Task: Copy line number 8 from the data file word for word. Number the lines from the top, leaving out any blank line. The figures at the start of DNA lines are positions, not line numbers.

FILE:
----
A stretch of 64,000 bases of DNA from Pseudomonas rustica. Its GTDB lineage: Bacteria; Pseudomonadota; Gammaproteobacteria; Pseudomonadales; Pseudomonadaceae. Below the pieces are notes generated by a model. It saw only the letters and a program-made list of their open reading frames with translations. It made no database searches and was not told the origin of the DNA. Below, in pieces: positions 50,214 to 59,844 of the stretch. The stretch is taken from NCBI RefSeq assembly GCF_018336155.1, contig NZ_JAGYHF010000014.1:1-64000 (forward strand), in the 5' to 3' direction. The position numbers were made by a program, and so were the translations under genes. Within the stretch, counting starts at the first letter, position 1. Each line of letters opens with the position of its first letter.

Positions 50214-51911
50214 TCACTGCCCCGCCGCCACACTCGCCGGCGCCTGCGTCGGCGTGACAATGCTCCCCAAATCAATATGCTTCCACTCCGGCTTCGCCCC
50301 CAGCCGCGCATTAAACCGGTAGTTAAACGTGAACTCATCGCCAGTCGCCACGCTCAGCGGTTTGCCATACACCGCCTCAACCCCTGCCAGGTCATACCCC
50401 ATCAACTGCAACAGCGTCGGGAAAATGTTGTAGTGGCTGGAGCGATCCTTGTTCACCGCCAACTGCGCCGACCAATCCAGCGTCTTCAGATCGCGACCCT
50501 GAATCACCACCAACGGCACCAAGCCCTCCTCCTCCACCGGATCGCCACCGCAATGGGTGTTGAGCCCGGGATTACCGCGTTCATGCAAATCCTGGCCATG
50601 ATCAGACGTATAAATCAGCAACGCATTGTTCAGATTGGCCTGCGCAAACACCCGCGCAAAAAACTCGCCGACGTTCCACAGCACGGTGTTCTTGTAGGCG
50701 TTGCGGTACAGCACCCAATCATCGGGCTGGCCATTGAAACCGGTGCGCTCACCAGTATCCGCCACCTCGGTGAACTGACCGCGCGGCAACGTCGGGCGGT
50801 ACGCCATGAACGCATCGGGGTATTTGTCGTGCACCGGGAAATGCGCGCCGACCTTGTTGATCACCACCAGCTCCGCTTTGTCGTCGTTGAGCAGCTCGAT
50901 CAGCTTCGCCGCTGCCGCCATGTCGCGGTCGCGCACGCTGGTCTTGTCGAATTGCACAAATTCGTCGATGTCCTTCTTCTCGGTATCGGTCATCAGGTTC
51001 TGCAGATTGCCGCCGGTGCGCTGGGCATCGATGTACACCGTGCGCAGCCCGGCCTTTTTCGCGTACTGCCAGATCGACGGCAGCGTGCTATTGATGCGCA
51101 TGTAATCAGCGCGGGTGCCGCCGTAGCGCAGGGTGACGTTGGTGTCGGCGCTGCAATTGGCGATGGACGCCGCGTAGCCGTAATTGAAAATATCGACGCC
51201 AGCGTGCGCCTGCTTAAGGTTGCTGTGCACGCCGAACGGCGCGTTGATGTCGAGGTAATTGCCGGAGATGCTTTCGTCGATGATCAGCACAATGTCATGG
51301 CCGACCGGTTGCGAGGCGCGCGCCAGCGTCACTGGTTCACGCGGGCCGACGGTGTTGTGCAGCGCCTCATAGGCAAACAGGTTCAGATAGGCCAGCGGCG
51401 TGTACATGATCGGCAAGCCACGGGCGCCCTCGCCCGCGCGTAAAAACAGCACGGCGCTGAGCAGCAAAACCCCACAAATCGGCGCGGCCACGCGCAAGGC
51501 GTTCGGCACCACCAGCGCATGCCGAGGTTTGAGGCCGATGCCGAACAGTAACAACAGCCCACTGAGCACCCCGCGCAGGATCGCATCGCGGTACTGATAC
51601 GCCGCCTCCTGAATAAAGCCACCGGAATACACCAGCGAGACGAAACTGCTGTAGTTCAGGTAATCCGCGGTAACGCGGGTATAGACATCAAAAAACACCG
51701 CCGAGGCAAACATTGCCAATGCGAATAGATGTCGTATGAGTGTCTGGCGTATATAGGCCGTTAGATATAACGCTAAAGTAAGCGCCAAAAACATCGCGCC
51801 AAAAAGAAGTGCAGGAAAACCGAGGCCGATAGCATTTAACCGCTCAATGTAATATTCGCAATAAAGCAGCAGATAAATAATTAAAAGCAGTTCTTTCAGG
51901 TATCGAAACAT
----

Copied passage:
50701 TTGCGGTACAGCACCCAATCATCGGGCTGGCCATTGAAACCGGTGCGCTCACCAGTATCCGCCACCTCGGTGAACTGACCGCGCGGCAACGTCGGGCGGT